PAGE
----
Leaked documents reveal researchers applied for $14m to fund controversial project in 2018
Workers wearing protective clothing disinfect a shopping centre in Wuhan CREDIT: China News Service
Wuhan scientists were planning to release enhanced airborne coronaviruses into Chinese bat populations to inoculate them against diseases that could jump to humans, leaked grant proposals dating from 2018 show.
New documents show that just 18 months before the first Covid-19 cases appeared, researchers had submitted plans to release skin-penetrating nanoparticles containing “novel chimeric spike proteins” of bat coronaviruses into cave bats in Yunnan, China.
They also planned to create chimeric viruses, genetically enhanced to infect humans more easily, and requested $14million from the Defense Advanced Research Projects Agency (Darpa) to fund the work.
Papers, confirmed as genuine by a former member of the Trump administration, show they were hoping to introduce “human-specific cleavage sites” to bat coronaviruses which would make it easier for the virus to enter human cells. When Covid-19 was first genetically sequenced, scientists were puzzled about how the virus had evolved such a human-specific adaptation at the cleavage site on the spike protein, which is the reason it is so infectious.
The documents were released by Drastic, the web-based investigations team set up by scientists from across the world to look into the origins of Covid-19.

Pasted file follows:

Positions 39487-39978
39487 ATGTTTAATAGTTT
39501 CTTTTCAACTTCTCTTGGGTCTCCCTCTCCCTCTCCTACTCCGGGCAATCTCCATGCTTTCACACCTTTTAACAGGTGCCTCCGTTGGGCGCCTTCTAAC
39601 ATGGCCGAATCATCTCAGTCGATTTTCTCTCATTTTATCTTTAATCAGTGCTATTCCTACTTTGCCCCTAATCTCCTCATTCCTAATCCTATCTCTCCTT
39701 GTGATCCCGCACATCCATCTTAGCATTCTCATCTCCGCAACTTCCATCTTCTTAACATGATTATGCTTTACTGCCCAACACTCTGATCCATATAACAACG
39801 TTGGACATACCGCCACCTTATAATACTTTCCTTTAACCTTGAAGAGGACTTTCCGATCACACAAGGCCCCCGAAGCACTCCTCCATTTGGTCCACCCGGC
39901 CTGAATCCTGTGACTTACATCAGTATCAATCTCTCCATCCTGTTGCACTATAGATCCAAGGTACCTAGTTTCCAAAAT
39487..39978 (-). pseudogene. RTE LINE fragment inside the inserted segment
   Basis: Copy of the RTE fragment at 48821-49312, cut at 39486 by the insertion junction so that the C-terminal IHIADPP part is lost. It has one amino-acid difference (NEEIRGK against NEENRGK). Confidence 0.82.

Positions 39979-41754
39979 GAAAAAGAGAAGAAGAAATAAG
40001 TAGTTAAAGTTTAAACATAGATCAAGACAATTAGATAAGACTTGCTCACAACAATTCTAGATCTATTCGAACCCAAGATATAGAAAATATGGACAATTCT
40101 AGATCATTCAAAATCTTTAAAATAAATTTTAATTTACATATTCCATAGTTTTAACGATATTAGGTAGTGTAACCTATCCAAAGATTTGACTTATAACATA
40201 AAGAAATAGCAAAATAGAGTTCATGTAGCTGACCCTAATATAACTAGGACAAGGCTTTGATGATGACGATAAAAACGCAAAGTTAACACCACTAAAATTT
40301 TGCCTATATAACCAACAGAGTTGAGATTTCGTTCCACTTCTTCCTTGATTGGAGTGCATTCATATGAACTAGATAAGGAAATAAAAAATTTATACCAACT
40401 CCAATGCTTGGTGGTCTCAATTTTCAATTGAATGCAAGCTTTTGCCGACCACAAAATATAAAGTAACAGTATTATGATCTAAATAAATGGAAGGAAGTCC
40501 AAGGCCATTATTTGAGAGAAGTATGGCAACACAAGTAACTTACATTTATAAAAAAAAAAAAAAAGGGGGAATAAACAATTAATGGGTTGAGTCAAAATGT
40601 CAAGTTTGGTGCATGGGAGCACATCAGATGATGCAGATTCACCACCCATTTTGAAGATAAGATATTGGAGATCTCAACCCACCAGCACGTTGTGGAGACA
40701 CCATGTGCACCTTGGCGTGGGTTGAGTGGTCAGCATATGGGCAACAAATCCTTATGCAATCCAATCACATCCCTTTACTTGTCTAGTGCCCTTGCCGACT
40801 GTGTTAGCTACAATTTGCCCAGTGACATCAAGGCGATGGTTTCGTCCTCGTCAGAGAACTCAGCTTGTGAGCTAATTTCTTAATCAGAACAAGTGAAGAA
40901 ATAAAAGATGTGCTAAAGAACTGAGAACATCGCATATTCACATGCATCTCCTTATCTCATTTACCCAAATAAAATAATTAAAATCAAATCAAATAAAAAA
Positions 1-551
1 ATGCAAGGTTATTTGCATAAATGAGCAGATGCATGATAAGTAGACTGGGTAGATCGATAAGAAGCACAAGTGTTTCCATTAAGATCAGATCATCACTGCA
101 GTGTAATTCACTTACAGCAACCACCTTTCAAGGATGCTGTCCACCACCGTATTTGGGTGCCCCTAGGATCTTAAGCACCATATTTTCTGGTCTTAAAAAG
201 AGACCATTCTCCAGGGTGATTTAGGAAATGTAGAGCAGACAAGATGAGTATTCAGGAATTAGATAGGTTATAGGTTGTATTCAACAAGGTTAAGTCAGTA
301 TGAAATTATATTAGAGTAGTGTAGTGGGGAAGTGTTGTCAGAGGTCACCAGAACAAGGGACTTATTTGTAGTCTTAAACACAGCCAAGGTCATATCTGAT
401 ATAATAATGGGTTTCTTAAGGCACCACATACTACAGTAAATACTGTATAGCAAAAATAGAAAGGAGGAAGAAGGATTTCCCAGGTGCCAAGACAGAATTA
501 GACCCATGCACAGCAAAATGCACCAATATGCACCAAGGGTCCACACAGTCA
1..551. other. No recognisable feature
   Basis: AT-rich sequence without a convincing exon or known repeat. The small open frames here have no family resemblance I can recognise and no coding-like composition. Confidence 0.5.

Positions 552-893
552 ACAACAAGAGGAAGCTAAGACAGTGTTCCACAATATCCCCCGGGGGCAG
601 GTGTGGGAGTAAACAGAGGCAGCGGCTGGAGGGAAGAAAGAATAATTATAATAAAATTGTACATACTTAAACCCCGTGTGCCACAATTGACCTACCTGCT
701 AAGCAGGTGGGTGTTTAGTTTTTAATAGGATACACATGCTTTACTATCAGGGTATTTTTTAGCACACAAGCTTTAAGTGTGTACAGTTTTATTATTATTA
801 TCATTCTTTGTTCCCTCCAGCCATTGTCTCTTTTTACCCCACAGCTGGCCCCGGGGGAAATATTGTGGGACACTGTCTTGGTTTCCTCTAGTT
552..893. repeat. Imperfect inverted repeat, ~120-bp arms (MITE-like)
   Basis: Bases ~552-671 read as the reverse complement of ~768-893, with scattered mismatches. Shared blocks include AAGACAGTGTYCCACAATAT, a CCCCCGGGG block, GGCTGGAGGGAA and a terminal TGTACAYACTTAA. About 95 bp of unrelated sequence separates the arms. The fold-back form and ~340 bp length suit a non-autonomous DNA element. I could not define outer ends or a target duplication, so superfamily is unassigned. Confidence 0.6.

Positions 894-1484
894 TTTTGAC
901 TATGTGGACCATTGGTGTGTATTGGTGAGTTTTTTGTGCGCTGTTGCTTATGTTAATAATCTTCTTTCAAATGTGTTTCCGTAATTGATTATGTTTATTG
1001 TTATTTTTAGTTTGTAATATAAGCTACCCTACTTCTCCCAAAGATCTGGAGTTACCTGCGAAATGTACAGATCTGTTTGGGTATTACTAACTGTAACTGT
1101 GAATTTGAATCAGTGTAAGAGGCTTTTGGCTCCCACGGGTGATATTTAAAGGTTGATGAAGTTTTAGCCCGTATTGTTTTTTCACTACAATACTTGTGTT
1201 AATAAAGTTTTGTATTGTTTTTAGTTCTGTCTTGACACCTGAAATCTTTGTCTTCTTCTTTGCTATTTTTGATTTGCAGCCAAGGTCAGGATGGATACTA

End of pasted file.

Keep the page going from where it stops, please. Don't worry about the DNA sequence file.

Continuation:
In a statement, Drastic said: “Given that we find in this proposal a discussion of the planned introduction of human-specific cleavage sites, a review by the wider scientific community of the plausibility of artificial insertion is warranted.”
The proposal also included plans to mix high-risk natural coronavirus strains with more infectious but less dangerous varieties.
The bid was submitted by British zoologist Peter Daszak of EcoHealth Alliance, the US-based organisation, which has worked closely with the Wuhan Institute of Virology (WIV) researching bat coronaviruses.
Team members included Dr Shi Zhengli, the WIV researcher dubbed “bat woman”, pictured below, as well as US researchers from the University of North Carolina and the United States Geological Survey National Wildlife Health Centre.
Darpa refused to fund the work, saying: “It is clear that the proposed project led by Peter Daszak could have put local communities at risk”, and warned that the team had not properly considered the dangers of enhancing the virus (gain of function research) or releasing a vaccine by air.
Grant documents show that the team also had some concerns about the vaccine programme and said they would “conduct educational outreach … so that there is a public understanding of what we are doing and why we are doing it, particularly because of the practice of bat-consumption in the region”.
Angus Dalgleish, Professor of Oncology at St Georges, University of London, who struggled to get work published showing that the Wuhan Institute of Virology (WIV) had been carrying out “gain of function” work for years before the pandemic, said the research may have gone ahead even without the funding.
“This is clearly a gain of function, engineering the cleavage site and polishing the new viruses to enhance human cell infectibility in more than one cell line,” he said.
Daszak was also behind a letter published in The Lancet last year which effectively shut down scientific debate into the origins of Covid-19.
Residents in Wuhan are tested for coronavirus in April 2020 CREDIT: Roman Pilipey/Shutterstock